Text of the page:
LEXIS-NEXIS has teamed up with a primary developer of the Bluetooth Standard and member of the Bluetooth SIG, Red-M, a subsidiary of the Dutch company Madge Networks, to launch m-news. With content from LEXIS-NEXIS, m-news will provide subscribers with email updates and hypertext links to stories located on the Red-M Web site that detail Bluetooth industry developments. Registration is required but the service is free (http://www.redm.com/aboutred/newsroom/content.asp?Article=21).
And if all of that sounds too good to be true, you may be right.
Another significant problem is that of interference. As Joe Wilcox, staff writer for CNET News.com notes in his September 15 article, "As Bluetooth Nibbles, Competition Lurks" (http://news.cnet.com/news/0-1003-200-2784702.html), the issue of frequency interference could potentially harm Bluetooth a great deal. Because Bluetooth uses the unlicensed radio portion of the electromagnetic spectrum, transmissions in that band must compete with industrial microwave ovens, stadium lights, garage door openers, cordless telephones, and virtually any wireless household appliance, even baby monitors. More detrimental to the long-term health of the Bluetooth standard, however, is its interference with two other wireless standards using the same 2.4 gHz band that are older and more established: that of the 802.11B and the HomeRF. While these standards lack the catchy name and media hype that Bluetooth currently enjoys, 802.11B allows portable electronic devices to connect to an existing network at distances up to 300 feet rather than the paltry 100 feet that limits Bluetooth. Additionally, HomeRF recently won a ruling from the FCC that allows it to expand its bandwidth to 5mHz (up from 1mHz), effectively increasing transmission speeds to 10 Mbps. While there is room for these standards to operate in a complementary fashion within a wireless network environment, another challenge rears its head: compatibility.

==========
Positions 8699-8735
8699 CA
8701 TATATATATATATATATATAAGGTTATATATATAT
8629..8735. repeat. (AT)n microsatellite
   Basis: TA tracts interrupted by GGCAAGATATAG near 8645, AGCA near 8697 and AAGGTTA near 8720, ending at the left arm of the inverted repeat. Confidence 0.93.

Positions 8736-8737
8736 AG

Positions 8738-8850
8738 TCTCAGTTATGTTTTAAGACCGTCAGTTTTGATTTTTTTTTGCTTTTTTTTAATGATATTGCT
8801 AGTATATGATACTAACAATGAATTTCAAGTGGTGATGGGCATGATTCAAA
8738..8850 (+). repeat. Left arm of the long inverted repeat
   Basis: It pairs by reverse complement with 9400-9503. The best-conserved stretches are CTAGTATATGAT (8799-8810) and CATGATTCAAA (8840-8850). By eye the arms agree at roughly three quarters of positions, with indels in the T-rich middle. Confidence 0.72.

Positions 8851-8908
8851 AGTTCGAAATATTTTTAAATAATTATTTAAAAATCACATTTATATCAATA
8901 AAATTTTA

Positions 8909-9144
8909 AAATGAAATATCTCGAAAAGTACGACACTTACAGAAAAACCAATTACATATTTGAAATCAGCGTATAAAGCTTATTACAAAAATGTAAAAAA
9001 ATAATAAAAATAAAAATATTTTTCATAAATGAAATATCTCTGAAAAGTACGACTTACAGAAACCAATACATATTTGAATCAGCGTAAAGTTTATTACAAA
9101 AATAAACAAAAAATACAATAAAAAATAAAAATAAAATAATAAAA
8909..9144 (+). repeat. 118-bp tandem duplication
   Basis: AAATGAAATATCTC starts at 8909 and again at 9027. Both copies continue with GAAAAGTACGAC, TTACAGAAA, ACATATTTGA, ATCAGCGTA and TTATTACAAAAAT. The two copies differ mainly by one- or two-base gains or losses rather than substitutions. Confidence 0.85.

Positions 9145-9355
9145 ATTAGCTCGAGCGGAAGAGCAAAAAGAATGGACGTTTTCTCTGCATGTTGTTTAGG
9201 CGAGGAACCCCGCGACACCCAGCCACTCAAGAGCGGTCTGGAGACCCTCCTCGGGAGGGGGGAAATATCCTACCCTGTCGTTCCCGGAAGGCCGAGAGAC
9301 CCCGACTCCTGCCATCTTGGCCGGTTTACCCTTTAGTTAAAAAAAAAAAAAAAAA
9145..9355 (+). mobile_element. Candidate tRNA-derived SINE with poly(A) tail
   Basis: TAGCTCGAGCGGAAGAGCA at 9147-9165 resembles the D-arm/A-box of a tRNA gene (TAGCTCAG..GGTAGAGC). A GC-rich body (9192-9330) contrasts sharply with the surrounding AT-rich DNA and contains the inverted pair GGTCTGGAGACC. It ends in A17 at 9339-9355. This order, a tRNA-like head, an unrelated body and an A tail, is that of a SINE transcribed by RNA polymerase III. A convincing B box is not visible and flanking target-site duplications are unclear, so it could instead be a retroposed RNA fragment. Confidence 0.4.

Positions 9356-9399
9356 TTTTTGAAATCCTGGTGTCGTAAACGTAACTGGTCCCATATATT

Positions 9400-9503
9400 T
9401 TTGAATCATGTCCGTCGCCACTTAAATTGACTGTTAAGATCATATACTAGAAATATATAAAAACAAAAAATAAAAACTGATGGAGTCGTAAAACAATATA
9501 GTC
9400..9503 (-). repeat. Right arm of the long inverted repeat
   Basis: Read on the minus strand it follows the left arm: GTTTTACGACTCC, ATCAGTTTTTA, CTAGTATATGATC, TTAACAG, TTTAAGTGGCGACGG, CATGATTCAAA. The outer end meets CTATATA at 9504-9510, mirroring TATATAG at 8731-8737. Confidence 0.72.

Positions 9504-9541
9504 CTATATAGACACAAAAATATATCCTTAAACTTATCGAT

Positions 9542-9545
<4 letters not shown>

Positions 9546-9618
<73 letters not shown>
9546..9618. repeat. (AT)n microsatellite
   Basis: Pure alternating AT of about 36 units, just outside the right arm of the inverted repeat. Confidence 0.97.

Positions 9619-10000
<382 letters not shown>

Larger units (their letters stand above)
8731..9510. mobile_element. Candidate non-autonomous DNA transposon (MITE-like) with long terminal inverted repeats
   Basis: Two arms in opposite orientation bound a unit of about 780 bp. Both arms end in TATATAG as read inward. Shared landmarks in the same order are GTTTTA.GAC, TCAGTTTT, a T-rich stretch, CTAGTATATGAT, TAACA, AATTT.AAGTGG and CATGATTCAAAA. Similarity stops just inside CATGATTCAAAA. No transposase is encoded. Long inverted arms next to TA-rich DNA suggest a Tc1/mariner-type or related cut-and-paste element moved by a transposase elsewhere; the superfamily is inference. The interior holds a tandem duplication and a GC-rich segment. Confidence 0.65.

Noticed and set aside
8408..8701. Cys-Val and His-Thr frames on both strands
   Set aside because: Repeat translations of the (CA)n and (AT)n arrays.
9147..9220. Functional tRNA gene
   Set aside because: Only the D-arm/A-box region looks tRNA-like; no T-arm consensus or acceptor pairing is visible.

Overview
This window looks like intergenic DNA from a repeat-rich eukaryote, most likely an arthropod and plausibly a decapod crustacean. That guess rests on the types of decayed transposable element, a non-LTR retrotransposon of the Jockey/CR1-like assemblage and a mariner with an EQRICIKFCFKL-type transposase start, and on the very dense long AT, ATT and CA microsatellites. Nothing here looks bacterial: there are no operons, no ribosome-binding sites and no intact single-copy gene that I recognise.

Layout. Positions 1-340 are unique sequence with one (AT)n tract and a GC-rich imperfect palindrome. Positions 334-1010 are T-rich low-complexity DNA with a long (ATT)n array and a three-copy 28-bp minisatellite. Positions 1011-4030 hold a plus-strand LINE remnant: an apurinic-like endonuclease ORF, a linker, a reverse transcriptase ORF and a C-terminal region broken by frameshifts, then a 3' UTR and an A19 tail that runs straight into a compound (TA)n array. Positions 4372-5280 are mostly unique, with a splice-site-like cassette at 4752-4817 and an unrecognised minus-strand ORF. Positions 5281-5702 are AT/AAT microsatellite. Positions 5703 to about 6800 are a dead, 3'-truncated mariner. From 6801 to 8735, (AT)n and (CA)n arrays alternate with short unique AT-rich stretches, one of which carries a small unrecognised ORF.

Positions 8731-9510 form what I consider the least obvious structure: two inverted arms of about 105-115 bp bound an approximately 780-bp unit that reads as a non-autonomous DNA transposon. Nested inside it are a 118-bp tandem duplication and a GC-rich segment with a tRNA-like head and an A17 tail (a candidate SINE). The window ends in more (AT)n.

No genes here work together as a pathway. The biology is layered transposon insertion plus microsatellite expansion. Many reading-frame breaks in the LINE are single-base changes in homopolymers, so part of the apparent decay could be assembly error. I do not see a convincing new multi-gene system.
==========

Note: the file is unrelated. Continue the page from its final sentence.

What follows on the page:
The bickering over who has control over various portions of the spectrum gets even uglier when dealing with the unlicensed portion that Bluetooth and other standards exploit. There is little that the FCC can do to regulate this area and still preserve the integrity of maintaining an open portion of bandwidth. To get around some of the interference problems, both HomeRF and Bluetooth use frequency-hopping. In contrast, the 802.11B standard has developed around a direct-sequence model in which only one frequency is used for transmission. The use of these two different methods introduces incompatibility between devices. A frequency-hopping Bluetooth device and a direct-sequence 802.11B device would not be able to communicate with each other.
Add to that the security problems inherent in the Bluetooth standard, and the outlook appears grim. There is a security layer within the specification for Bluetooth, but by all accounts, it is easily misunderstood and prone to confusion. As Wilcox reports, an analyst with Gartner, a leading Internet industry consulting firm states, "Bluetooth is a disaster waiting to happenÉthe specs cover (security), but unless you know what you're doing, it's possible to implement the spec in such a fashion (that) you aren't doing anything worthwhile."
Maryellen Mott Allen (email@example.com) is Instructor Librarian, University of South Florida Tampa Campus Library.
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Copyright © 2001, Information Today, Inc. All rights reserved.